Trends in water quality of the Upper Mississippi River over the past 30 years are difficult to delineate with so little data, but some general observations can be stated. Nitrate concentrations are getting worse in some highly agricultural areas, probably due to increased applications of nitrogen fertilizers. Fertilizers are applied at application rates larger than the crops can assimilate, and the result is runoff of nitrogen valued at more than $300 million per year. The trend towards greater density of animals in concentrated animal feeding operations (CAFOs) is also accelerating. It is difficult for operators to apply manure onto the land in an acceptable manner when the density of animals and sheer volume of the manure becomes so great. On the other hand, conservation tillage practices on farms have really taken hold, and there is some evidence that suspended solids (silt) and total phosphorus concentrations may be decreasing (improving).
That the Upper Mississippi River still fails to meet the goals of the Clean Water Act and its intended uses is undeniable. Spawning areas are covered with silt by soil erosion, nitrate concentrations exceed drinking water standards in many locations, bathing beaches are closed due to fecal coliform bacteria in the water, and algae choke many waterways due to eutrophication (the excessive rate of addition of nutrients). Furthermore, the problems are multiplied by the transport of sediments and nutrients downstream, creating a conundrum for the Gulf of Mexico.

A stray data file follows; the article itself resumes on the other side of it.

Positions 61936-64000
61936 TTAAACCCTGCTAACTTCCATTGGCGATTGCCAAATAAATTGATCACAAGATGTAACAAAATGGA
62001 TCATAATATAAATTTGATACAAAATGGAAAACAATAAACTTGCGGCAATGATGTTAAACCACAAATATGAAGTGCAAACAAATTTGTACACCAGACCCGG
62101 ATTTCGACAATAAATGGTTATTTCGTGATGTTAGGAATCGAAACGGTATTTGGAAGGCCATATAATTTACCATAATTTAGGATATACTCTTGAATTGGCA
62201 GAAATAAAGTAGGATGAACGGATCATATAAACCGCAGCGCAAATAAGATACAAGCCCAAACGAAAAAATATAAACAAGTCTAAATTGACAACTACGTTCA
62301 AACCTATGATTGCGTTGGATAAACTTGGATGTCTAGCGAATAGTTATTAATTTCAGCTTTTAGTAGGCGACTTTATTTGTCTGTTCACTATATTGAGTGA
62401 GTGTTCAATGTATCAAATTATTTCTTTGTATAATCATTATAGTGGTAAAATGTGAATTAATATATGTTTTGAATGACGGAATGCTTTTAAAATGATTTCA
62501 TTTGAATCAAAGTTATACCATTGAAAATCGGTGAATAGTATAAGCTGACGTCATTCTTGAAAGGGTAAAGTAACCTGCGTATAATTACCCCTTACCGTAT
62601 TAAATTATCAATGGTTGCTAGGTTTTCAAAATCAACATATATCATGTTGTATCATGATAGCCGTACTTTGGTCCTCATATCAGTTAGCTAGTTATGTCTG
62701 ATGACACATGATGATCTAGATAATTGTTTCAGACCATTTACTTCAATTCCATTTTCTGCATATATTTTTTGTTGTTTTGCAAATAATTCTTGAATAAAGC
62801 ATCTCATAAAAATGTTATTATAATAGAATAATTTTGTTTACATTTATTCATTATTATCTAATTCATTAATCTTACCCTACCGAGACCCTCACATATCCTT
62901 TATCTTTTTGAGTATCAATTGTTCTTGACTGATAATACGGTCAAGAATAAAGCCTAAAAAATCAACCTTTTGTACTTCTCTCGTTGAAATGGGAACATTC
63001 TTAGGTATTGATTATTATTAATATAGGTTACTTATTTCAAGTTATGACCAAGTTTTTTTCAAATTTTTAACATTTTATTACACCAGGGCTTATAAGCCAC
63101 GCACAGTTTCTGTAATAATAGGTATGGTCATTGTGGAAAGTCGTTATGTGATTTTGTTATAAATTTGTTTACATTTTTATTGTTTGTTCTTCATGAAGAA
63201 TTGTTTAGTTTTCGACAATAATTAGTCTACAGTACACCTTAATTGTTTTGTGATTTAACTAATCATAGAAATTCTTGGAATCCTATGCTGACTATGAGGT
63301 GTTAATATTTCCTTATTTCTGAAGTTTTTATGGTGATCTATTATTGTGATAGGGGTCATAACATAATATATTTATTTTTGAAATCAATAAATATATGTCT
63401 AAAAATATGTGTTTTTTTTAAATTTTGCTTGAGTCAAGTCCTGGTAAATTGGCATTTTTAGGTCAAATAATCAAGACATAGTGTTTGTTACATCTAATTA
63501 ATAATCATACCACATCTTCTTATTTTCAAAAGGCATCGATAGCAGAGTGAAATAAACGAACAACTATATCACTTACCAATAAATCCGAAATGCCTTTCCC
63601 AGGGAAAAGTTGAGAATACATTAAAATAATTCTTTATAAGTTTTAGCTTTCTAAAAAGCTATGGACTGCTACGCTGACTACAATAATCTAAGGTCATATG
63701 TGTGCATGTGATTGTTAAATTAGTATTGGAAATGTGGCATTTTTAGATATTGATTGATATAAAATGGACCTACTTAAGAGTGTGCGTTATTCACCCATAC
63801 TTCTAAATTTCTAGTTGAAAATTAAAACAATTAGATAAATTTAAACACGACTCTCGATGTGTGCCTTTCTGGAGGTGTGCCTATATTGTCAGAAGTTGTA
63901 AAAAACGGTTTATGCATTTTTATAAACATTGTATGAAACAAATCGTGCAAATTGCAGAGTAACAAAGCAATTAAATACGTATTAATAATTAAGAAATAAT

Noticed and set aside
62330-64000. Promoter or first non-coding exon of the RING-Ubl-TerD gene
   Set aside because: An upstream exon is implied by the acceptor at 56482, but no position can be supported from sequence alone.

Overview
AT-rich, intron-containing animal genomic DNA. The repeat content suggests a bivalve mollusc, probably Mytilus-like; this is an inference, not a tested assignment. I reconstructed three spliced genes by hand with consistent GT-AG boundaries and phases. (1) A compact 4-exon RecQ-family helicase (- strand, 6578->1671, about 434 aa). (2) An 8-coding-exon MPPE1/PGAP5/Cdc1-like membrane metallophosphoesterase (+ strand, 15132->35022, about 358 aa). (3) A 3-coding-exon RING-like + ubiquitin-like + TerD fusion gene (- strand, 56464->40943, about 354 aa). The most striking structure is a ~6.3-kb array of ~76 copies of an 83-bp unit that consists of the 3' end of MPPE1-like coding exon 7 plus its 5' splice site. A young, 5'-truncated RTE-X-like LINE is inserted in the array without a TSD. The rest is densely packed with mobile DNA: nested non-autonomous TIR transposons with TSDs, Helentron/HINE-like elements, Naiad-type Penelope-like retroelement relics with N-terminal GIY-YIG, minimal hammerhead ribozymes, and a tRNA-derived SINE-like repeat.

"Gulf Hypoxia" refers to a zone of low dissolved oxygen in the Gulf of Mexico that has grown to 12-17,000 square kilometers since 1985, roughly the size of Massachusetts. It is probably caused by the build-up of nutrients in sediments from algal blooms over the past 50 years or so. Remember, we said that the nation's inland waters had, for the most part, improved during the period 1972-1990s because of the Clean Water Act and its amendments. But our nation's coastal waters have not improved similarly. We do not understand fully why, but it seems there is a time lag associated with sediment anoxia that has grown steadily worse due to development of coastal zones and the cumulative build-up of nutrients and silt from riverine transport. Thus, the problems in the Gulf of Mexico are, to a large extent, the problems of the Upper Mississippi River Basin transported downstream. It is thought that about 31% of the nutrient loadings to the Gulf come from the Upper Mississippi River Basin alone, mainly from agricultural runoff. Although it is difficult to document damages in the Gulf at the present time, continued growth of the hypoxic zone will eventually result in the loss of important fisheries.